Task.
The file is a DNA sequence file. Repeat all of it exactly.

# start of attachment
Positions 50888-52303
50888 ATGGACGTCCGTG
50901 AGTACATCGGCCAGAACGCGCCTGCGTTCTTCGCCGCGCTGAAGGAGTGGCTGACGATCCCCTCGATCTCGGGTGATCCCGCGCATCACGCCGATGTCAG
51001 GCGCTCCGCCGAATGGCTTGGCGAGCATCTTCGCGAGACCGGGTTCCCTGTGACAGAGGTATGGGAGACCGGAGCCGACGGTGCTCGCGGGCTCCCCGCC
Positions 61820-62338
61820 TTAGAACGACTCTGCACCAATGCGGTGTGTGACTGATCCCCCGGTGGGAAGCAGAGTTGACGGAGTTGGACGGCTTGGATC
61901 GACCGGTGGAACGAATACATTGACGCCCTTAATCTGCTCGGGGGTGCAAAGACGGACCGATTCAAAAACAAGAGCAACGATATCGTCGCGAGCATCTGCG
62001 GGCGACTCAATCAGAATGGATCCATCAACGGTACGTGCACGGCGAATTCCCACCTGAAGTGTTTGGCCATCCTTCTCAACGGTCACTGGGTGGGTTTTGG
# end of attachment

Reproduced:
Positions 50888-52303
50888 ATGGACGTCCGTG
50901 AGTACATCGGCCAGAACGCGCCTGCGTTCTTCGCCGCGCTGAAGGAGTGGCTGACGATCCCCTCGATCTCGGGTGATCCCGCGCATCACGCCGATGTCAG
51001 GCGCTCCGCCGAATGGCTTGGCGAGCATCTTCGCGAGACCGGGTTCCCTGTGACAGAGGTATGGGAGACCGGAGCCGACGGTGCTCGCGGGCTCCCCGCC
Positions 61820-62338
61820 TTAGAACGACTCTGCACCAATGCGGTGTGTGACTGATCCCCCGGTGGGAAGCAGAGTTGACGGAGTTGGACGGCTTGGATC
61901 GACCGGTGGAACGAATACATTGACGCCCTTAATCTGCTCGGGGGTGCAAAGACGGACCGATTCAAAAACAAGAGCAACGATATCGTCGCGAGCATCTGCG
62001 GGCGACTCAATCAGAATGGATCCATCAACGGTACGTGCACGGCGAATTCCCACCTGAAGTGTTTGGCCATCCTTCTCAACGGTCACTGGGTGGGTTTTGG